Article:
No 247 - December 2002 / January 2003

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'Our First Book': Clive James, Peter Rose reviews Barry Humphries's My Life As Me , Robert Manne reviews Malcolm Fraser's Common Ground , Delia Falconer reviews Emily Ballou's Father Lands


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    Summer Cash. "Life on the Ice" by Roff Smith. [review]
    (Australian Book Review, 2002-12) Wheeler, Tony
    The collapse of the Soviet Union had one quite unexpected effect on world tourism - it opened up Antarctica. Cash-strapped, post-Communist Russia could no longer afford its large collection of Antarctic bases, or the fleet of polar-equipped vessels that supplied them. Many of these ships are now chartered out to adventure travel companies. As a result, the opportunities to visit Antarctica have increased dramatically, while the cost of getting down to the ice has dropped steeply. The Antarctic visitor total is now around 15,000 tourists a year, quite apart from the personnel travelling south to the forty-odd scientific bases.
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    Cook's Crumpet. "Into the Blue: Boldly Going Where Captain Cook Has Gone Before" by Tony Horwitz. [review]
    (Australian Book Review, 2002-12) Hains, Brigid
    "Into the Blue" is a rich mix of history and travelogue, sometimes too rich for easy digestion. It is long, for one thing, and the twists in mood and tone can be a little wearying. Although Horwitz could not track every part of Cook's voyages, he visits many key sites, including Tahiti, eastern Australia, New Zealand and Hawaii. The book opens with verve and humour as Horwitz spends a week on the replica "Endeavour". With a journalist's ear for a telling phrase, and a vivid historical imagination, Horwitz goes on to match accounts of Cook's travels with his own.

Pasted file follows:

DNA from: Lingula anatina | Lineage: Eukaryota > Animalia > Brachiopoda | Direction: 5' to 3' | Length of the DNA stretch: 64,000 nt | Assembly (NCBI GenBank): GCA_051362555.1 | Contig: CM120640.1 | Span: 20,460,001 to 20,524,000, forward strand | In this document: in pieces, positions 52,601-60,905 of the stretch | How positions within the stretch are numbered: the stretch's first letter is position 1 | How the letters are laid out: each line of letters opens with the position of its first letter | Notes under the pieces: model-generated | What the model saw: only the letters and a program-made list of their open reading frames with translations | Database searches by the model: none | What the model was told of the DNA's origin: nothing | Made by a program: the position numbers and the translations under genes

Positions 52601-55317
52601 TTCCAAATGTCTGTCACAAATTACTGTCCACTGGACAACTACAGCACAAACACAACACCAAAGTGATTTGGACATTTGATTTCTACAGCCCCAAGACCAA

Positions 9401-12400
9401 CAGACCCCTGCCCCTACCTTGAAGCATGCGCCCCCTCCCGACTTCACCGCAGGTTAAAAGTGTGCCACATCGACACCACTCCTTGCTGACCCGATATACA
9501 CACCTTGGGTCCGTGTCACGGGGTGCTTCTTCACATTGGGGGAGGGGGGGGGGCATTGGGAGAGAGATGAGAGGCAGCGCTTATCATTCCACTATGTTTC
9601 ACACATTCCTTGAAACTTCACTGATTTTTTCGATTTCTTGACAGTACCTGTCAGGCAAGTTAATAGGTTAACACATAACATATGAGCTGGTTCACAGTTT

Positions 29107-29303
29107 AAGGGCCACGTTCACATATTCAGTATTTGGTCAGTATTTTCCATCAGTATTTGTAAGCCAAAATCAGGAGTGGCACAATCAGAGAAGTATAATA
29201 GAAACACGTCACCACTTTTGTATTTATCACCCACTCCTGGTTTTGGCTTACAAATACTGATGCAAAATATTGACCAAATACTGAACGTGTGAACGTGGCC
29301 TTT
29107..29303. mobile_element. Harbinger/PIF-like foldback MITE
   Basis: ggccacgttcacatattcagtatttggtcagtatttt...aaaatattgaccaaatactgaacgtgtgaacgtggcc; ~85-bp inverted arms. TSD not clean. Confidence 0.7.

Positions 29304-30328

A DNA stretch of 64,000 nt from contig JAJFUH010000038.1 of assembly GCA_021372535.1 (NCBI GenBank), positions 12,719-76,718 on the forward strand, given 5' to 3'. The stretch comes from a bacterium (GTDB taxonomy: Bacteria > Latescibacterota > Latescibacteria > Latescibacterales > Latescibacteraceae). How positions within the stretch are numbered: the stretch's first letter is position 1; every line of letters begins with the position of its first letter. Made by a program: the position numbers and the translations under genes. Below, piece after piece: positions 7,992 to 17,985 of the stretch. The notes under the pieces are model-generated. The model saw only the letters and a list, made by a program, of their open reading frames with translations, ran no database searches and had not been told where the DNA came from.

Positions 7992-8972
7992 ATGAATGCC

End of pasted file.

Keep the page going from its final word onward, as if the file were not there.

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    Tertiary Foes. "Radical Students: The Old Left at Sydney University" by Alan Barcan and "The Diary of a Vice-Chancellor: University of Melbourne 1935–1938" by Raymond Priestley (ed. Ronald Ridley). [review]
    (Australian Book Review, 2002-12) Crennan, Michael
    Many thousands of undergraduates have walked under the stilts of the Raymond Priestley Building, which forms part of Melbourne University's great wind tunnel, with no thought of the person commemorated by its name. He was, in fact, a remarkable man. His four years as Vice-Chancellor (1935–38) emerge in extraordinary detail and intimacy, thanks to this edition of his journals. If the Priestley diaries give the view of a university from the top, Alan Barcan's study of the old left at Sydney University gives it from the bottom, or at least the middle. His study spans more than four decades, commencing in the 1920s and moving on to the new left period. His work is amiable, ironic and inclusive.